One of the most common questions I get asked when treating a patient is “should I use heat or ice on my injury?”

Let’s start by saying both can be great self-treatment options as they are generally safe, cheap and can be effective (we’ll get into how effective a bit later). There are times when it is better to use one rather than the other.

Cold/ice

Cold packs or ice is normally best used on a new injury (ankle sprains, muscle strains, etc). Cold aims to reduce the effects of acute inflammation and reduce the associated pain. This can be a bit of a controversial point as inflammation is how the body begins its healing process, so some people will say that icing is counterproductive. While this may be true, icing an injury will never be enough to stop the inflammatory process but can help to reduce the swelling and pain to make the injured person more comfortable.

Heat

Heat is best used to help relieve muscle tension or tenderness (chronic low back pain, stress tension, headaches). It is best to avoid heat in acute injuries such as the ones above as it promotes inflammation and can cause more swelling, pain and bleeding in the affected region.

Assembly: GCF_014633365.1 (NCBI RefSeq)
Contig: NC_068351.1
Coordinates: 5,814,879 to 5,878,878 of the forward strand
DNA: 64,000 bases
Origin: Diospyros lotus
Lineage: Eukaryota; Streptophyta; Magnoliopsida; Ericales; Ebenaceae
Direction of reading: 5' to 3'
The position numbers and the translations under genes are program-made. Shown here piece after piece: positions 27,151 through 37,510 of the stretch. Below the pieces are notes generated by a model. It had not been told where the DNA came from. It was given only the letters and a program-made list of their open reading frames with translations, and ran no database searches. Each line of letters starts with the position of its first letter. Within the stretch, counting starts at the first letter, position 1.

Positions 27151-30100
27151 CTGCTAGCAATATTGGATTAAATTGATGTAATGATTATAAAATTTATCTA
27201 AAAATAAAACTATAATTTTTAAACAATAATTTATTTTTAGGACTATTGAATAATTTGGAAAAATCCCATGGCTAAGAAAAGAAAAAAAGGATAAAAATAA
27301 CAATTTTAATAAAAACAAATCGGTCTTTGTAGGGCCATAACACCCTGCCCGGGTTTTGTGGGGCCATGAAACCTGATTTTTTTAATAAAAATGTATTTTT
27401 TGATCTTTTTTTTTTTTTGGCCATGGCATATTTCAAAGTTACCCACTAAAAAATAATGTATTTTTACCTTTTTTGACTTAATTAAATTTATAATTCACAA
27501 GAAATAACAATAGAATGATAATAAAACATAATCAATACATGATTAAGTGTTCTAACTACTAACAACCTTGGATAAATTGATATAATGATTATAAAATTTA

Summary

As mentioned above both heat and ice are not the most effective treatment available. A study showed the temperature change in the underlying tissues was 3.7 degrees at 1cm and only .78 degrees at 3cm (1). This means that heat/cold therapy is much more effective in areas where there isn’t thick layers of muscle and fat e.g. over joints, hands and feet.

Both heat and ice are easy, safe, cheap and mildly effective ways to help reduce pain when used in the right way. If you’re ever unsure, it is best to go with whatever you feel most comfortable with. There is no point enduring an ice pack on a cold day if you don’t want to!

 

 

Blog by Damian Berenato, Osteopath at McKinnon Osteopathy.

To book an appointment with Damian Click here or call on 9578 2436

 

 

 

 

References

  1. Draper, D., Castel, J. and Castel, D. (1995). Rate of Temperature Increase in Human Muscle During 1 MHz and 3 MHz Continuous Ultrasound. Journal of Orthopaedic & Sports Physical Therapy, 22(4), pp.142-150.